A vast colosseum lies brooding on the banks of a wide lazy trout-filled river. Surrounded by nothing but forest and thick grass, both barely waving in a gentle breeze under azure cloud-dappled skies. Such is the vision of Autzen Stadium from the top of Skinner’s Butte on game day in the fall. A stadium, a field, soldiers marching to battle and the vast legions of fans swarming to watch them. The quiet thunder of thousands of feet, marching not in the unison of an army, but in unison of purpose.
2000 years from now archaeologists may find a similar setting. The footprint of something great, colossal, buried by time, silt, trees and grass, still just barely waving in a gentle autumn breeze. What will they think of this edifice created to allow tens of thousands to watch combat?
Will they crouch, and, letting the rich soil sift through their fingers, trying to imagine battles past, the roar of the fans, the glory of victory? Lifting their eyes to watch passing clouds momentarily block the sun, will they ponder under what conditions the games were held? Did the heroes gladly sacrifice themselves in the searing heat, driving rain, the cold and snow even? Did their blood mix with sweat and tears and drip into that very same soil upon which they crouched?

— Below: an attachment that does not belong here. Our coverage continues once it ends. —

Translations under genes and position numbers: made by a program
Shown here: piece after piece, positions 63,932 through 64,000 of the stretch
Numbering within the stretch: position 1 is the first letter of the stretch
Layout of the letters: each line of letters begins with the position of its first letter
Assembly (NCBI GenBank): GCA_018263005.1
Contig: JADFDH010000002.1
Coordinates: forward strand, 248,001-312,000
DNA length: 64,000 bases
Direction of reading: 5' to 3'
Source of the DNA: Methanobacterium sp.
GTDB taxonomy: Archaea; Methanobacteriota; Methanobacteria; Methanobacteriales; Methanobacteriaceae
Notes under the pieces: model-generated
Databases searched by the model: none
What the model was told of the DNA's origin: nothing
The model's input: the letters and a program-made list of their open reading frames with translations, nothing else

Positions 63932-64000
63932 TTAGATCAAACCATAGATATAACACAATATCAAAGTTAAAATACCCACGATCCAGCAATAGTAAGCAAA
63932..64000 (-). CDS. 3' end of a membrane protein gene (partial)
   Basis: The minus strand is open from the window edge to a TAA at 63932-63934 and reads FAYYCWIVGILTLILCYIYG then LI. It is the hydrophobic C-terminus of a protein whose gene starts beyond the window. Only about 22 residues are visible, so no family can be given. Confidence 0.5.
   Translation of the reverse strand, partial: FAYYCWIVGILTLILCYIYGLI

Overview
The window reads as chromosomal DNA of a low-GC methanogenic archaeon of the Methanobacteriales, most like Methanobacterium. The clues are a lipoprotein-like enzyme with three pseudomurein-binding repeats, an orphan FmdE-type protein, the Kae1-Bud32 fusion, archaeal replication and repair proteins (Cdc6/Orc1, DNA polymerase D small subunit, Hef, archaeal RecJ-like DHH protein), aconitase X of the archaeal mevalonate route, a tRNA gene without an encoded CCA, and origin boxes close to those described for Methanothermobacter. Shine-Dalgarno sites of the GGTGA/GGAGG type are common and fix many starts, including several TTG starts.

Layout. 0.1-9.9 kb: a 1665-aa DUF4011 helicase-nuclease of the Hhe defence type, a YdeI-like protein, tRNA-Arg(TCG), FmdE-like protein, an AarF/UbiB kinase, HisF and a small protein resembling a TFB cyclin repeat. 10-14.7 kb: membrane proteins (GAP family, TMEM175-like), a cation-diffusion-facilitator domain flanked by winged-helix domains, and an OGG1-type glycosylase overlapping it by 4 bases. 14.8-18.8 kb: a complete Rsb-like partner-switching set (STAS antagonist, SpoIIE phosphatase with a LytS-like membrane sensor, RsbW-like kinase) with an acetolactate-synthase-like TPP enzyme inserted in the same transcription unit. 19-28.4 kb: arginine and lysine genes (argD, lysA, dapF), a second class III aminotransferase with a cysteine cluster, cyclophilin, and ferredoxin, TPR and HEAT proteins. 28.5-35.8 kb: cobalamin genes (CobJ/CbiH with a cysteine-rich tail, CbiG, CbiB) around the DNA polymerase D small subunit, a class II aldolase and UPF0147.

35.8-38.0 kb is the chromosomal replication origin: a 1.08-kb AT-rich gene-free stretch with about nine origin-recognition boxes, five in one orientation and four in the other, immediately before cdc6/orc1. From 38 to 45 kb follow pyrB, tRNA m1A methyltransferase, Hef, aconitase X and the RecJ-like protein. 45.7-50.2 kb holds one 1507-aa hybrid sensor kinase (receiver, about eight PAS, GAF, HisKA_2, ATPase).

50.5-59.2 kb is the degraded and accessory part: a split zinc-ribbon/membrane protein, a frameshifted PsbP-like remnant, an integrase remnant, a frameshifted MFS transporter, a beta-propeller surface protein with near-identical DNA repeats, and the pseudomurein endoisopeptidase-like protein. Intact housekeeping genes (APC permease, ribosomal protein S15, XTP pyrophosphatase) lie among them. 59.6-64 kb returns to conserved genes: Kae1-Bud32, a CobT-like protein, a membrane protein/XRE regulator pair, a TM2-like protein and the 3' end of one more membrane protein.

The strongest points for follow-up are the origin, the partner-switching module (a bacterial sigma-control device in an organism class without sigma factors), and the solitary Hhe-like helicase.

Such is the promise of another fall of Oregon football in 2016.
During these dog days of summer young men are preparing to go together to battle yet again. Countless hours spent training speed and muscle, countless hours repeating all of the necessary skills: catch, throw, push, block, twist, leap, run. Working over, and over, and over, to create a symphony of motion out of 11 individual instruments. Instruments, that when combined in one accord, become a mobile delivery system of subjugation. Eleven men blended into a machine whose sole purpose is to bend others to their will.
This is the Oregon way, this is the definition of Win The Day. This way is not blunt force trauma, it’s suppression, conquest. It is to score so often and so quickly that the opponents simply give up, that they simply stop trying – as I wrote about here last year. That they realize the futility of their every action, that they question why they even stepped on the field with the Ducks to begin with.
At times the Duck defense has flirted with greatness, has taken this definition of the Oregon way and forced it on opposing offenses. But those moments have been fleeting, and too infrequent. Even during the Rose Bowl, during which we utterly and completely destroyed Florida State, our defense gave up 6.3 yards per carry (not including Jameis Winston). If Florida State hadn’t committed so many unforced errors (five turnovers), the game would likely have been much closer and the outcome not at all pre-determined.
If you watch the Duck run defense in that game, ignoring all the turnovers, you will see the precursors to Ohio State’s victory in the National Championship game. All of the warning signs were there, if you weren’t blinded by the gaudy stats and 59 points the Ducks put up in the semis. Urban Meyer was not blinded, nay, his eyes where wide open. They saw through the success of Florida State how to wear down the Oregon defense taking advantage of Don Pellum’s defensive strategy.